Editor's note: In anticipation of our 25th anniversary issue, one reader writes:
During the 1990s and continuing through today, I think the most important theories that have had the greatest effect on the quality industry came from and still come from W. Edwards Deming's system of profound knowledge. Deming did not create a methodology like ISO 9001, Six Sigma or lean. What he did was more important and has formed the basis for those and other quality methodologies that followed.
In the year 2016, practitioners may no longer attribute those theories to Deming, but I believe that they will continue to be the foundation of future successes in the field of quality improvement. Can you imagine a quality methodology that does not rely on the interactions of a system? Can you imagine learning and improving using collected data if you do not understand variation? Can we really motivate people with a carrot and a stick, and have them be creative, entrepreneurial and trusting of their organization?
I look forward to new ideas and new methodologies in the future, and I believe that Deming's foundational theories will continue to be important if our goal in quality is not only to improve products and services for our customers, but also to continue to improve the world for all of us.
Excellent article ("Management and the Bhagavad Gita," M. P. Bhattathiri, www.qualitydigest.com/qualityinsider). I have long held that the best wisdom is the oldest, and that people discount it because it is old, thinking that something new must be better. If they would only apply the wisdom as it was intended, there would be no need to look for "new" wisdom.
These same principles are found in the Bible, and I don't see you publishing an article about what the Bible says about vision, leadership, motivation, excellence in work, goal achievement, meaningful work, decision making and planning.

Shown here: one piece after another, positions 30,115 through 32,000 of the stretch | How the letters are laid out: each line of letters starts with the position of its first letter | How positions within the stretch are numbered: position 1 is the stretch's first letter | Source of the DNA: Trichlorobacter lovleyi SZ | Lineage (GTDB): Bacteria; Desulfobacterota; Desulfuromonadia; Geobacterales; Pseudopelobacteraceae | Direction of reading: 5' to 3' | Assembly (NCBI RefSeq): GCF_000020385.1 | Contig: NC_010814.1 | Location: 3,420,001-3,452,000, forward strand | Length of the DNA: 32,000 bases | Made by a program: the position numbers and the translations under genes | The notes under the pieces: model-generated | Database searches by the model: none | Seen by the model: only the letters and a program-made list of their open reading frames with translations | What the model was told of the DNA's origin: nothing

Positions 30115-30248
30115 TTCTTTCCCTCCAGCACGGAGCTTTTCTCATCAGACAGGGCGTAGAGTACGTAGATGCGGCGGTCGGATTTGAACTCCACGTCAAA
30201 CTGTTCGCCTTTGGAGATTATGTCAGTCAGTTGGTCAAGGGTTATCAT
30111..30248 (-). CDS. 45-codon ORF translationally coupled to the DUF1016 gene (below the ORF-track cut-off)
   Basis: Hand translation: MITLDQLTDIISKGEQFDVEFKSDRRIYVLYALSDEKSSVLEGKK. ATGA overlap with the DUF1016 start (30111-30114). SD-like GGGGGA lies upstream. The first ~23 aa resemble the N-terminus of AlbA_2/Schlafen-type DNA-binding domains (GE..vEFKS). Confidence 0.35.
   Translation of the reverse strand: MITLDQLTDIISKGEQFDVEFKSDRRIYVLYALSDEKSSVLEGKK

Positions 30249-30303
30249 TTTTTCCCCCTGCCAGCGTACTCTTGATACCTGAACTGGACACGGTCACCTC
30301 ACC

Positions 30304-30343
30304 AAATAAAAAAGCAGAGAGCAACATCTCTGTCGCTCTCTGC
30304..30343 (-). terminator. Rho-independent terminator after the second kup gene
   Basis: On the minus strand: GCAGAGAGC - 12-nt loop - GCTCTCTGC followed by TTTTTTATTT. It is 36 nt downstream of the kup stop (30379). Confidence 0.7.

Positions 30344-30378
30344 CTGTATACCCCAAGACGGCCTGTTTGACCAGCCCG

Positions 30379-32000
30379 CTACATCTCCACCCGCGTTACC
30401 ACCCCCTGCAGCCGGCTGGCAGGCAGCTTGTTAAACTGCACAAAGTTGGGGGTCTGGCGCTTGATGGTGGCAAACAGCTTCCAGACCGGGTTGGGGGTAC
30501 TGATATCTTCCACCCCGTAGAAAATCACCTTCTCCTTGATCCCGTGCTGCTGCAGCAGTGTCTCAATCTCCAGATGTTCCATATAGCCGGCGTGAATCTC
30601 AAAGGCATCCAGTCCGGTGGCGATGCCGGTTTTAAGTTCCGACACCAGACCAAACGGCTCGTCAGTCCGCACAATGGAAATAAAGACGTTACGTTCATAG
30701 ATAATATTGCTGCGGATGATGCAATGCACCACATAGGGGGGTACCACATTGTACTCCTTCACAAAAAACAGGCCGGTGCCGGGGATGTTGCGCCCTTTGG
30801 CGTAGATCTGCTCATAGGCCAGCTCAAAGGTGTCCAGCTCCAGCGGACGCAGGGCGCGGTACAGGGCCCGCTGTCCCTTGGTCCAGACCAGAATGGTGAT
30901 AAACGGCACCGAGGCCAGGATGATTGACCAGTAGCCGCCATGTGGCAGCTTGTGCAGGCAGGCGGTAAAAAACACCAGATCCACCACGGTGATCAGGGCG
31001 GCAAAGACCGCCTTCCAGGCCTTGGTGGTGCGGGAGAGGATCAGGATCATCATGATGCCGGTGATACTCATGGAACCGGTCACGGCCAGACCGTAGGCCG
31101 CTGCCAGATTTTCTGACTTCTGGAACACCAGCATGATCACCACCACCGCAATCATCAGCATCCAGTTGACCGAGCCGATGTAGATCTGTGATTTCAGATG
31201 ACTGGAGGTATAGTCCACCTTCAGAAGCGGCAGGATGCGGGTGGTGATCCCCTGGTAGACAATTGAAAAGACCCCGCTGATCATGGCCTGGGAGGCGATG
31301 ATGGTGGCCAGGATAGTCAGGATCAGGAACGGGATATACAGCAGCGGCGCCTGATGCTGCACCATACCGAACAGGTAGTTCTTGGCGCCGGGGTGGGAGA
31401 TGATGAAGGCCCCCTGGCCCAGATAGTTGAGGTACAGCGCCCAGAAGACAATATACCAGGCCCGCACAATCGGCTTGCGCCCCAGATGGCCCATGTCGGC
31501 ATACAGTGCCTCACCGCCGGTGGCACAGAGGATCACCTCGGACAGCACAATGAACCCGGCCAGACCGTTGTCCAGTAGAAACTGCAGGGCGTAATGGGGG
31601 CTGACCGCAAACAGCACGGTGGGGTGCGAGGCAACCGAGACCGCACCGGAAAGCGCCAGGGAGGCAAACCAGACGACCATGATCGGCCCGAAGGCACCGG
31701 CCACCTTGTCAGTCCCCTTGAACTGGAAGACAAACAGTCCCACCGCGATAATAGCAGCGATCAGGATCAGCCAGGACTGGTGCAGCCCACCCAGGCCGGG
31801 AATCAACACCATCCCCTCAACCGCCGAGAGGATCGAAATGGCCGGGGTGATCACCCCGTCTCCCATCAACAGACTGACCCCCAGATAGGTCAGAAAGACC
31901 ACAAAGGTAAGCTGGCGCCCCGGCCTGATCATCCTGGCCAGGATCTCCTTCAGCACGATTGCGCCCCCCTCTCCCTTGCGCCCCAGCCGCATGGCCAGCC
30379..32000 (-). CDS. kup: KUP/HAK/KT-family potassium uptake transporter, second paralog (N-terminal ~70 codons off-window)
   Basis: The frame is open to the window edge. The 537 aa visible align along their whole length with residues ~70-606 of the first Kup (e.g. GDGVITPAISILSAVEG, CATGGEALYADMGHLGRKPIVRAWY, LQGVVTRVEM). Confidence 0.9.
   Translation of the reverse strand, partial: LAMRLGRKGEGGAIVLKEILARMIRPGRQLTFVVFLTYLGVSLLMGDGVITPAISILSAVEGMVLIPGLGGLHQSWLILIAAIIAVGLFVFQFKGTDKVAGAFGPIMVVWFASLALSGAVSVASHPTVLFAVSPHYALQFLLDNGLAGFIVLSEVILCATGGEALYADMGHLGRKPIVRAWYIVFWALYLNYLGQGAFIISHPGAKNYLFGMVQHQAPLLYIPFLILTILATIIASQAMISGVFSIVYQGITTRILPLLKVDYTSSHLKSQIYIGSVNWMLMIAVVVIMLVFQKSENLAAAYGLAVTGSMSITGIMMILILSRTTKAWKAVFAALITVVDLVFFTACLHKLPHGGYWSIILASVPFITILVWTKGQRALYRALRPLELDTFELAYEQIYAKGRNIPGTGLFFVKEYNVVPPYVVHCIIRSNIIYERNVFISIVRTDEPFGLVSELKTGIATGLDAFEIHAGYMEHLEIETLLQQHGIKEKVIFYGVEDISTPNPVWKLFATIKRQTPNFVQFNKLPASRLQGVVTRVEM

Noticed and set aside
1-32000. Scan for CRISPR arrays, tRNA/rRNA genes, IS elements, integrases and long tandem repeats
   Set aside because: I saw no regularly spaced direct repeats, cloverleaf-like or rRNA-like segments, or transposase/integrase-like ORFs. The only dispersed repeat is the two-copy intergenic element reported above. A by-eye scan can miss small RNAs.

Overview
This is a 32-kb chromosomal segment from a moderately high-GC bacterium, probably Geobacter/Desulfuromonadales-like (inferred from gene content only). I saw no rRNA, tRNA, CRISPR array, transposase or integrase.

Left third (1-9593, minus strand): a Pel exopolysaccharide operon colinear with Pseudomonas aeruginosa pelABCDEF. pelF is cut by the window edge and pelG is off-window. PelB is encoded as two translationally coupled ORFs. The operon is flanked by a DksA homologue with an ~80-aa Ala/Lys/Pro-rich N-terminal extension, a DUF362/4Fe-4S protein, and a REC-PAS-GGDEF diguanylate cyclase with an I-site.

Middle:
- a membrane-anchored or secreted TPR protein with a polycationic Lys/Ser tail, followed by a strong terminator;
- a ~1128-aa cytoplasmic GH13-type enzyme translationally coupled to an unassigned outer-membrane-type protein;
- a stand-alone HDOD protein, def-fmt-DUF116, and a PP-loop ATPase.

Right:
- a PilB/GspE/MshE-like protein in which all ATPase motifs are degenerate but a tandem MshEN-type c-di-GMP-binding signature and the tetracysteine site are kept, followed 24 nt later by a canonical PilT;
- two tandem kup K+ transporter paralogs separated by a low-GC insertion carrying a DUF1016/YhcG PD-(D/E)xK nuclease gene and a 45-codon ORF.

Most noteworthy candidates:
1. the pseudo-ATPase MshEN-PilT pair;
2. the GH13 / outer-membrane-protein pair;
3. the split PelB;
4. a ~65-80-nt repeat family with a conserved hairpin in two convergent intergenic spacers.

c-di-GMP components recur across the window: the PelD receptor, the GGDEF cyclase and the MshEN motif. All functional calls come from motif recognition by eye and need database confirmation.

Although I respect Mr. Bhattathiri's desire to help people succeed and his devotion to help integrate the material and the spiritual, I believe that a more robust exposure to the spiritual underpinnings of the West may help our cause in engaging a balanced approach to continuous improvement in both the East and the West.
As a long-term student and participant of both Eastern and Western spiritual and business cultures, I find that the best opportunity for success lies in understanding the spiritual or philosophical and belief drivers of a specific culture, and applying that knowledge to create a balanced approach to business, social and personal success.
"Why Deming Was Such a Curmudgeon" (Davis Balestracci, "Real World SPC," October 2006) was a great analysis of how most high-level managers think today. It seems that in many companies it is not appropriate to statistically analyze or question decisions. We work with the Software Engineering Institute's capability maturity model integration (CMMI), which has at the organizational level a process area dedicated to decision analysis. This evokes all kinds of difficulties in most organizations since their upper management is not willing to review and analyze why decisions were right or wrong. How can we ever know if we made the best and right decisions if we don't analyze them and determine the root cause of quality issues?
I've just finished reading H. James Harrington's "Inspiring Motivation" ("Performance Improvement," September 2006). I agree that the six needs for individuals are important, but they are only partially responsible for motivation. There is one factor that will cancel or reduce the effect of the six needs being met in a corporate environment. That factor is management's failure to meet the expectations that it has created or communicated to the workforce.
The article "Can Lean Save the Automotive Industry?" ("News Digest," September 2006) was informative and useful, but the headline is absurd. The automotive industry cannot be saved by methods deployed at the mid-management to front-line level anymore than the Titanic could have been saved by its passengers. A fish stinks at the head. When senior executives and board members get serious about becoming competitive by treating their employees and suppliers as partners and focusing on customers, they will have a chance. Donald Peterson proved this when, with the help of Deming, he saved Ford in 1981. In spite of the record profits and quality (measured in defects per 100 vehicles) that caught up with Toyota and Honda, he was soon pushed out by greed for short-term performance.